Parliament dismisses 'falsehoods' by former staff about ‘toxicity’
Parliament has expressed concern about a public campaign by former staffers who claimed they were forced to quit because of a toxic environment at the legislature.
Parliamentary manager Lennox Garane committed suicide in his locked office at the legislature in 2018. The circumstances around his death are being independently probed by the Public Service Commission.
Parliament said in a statement on Tuesday that since beginning its inquiry, the commission had interacted with various people who could assist with its investigation.
“We have noted with disappointment and concern a public campaign by a group of former staff members pertaining to both the tragedy and the circumstances of their departure from parliament," said the legislature.
Some civil society organisations had been roped into the campaign.
"Parliament denounces these individuals’ attempt to exploit the tragic situation for narrow personal ends and to unduly influence the work of the commission.”
Parliament said none of the people listed as former staff members had left due to bullying as alleged in a document issued publicly by the group.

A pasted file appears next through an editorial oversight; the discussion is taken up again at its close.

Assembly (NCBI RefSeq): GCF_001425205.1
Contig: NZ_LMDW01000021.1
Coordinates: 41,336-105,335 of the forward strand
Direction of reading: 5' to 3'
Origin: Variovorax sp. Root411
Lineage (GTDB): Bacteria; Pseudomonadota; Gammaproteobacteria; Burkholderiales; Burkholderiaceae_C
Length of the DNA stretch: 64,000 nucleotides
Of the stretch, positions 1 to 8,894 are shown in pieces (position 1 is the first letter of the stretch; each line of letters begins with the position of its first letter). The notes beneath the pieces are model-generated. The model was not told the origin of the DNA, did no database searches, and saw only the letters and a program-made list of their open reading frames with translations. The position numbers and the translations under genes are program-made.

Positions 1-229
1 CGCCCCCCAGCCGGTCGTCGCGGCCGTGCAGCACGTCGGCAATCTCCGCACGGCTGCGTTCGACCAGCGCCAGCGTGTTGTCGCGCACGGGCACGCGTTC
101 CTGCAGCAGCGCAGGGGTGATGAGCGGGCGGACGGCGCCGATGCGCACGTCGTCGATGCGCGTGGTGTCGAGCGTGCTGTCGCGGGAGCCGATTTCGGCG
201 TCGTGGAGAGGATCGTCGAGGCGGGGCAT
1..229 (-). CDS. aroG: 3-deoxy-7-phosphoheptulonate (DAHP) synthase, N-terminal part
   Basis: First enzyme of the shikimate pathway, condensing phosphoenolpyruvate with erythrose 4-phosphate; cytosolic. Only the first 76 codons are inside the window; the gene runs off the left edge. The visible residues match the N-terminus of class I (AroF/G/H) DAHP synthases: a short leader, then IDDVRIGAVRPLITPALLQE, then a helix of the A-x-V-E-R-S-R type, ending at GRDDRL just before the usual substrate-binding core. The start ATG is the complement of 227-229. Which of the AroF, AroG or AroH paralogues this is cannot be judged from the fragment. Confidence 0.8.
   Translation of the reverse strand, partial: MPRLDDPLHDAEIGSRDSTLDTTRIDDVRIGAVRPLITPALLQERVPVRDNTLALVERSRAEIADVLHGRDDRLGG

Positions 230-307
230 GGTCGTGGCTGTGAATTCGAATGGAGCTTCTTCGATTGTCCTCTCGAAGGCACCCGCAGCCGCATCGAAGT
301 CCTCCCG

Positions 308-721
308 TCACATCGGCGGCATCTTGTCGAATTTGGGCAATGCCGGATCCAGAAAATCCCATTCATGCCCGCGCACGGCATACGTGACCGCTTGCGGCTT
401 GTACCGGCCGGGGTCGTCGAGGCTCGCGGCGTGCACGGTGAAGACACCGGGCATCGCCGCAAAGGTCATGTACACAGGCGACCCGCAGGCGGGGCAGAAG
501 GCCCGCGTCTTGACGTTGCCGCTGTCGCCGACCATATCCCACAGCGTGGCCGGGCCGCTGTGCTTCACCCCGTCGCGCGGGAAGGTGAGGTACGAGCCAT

“The opportunistic claims made by this group that they left parliament due to its ‘toxicity’ cannot be backed by any factual evidence.”
The reasons for their departure were diverse, as supported by their resignation letters, exit interviews and CCMA rulings, parliament said.
As an example, it cited the case of Martina Della Togna whose five-year fixed-term contract of employment as multimedia production manager had come to an end on January 31 2016.
It said Della Togna had wanted her contract to be renewed for another five years and had taken the matter to the CCMA.
“Her case was dismissed. Since her departure from parliament, Ms Della Togna has applied several times to rejoin parliament in various capacities, including the post she formerly held. Unfortunately, her applications were not successful.”
Parliament said despite its challenges, it was satisfied that it continued to be an employer of choice for many.
It said this was demonstrated by a range of indicators such as its attractiveness to more highly skilled and competent knowledge workers, low staff turnover rates and a rating as a preferred employer by the majority of staff in an independently conducted survey.
“Parliament staff retention rates are among the best in both the public and private sectors in South Africa, registering as low as 1.49% staff turnover rate in the current financial year.”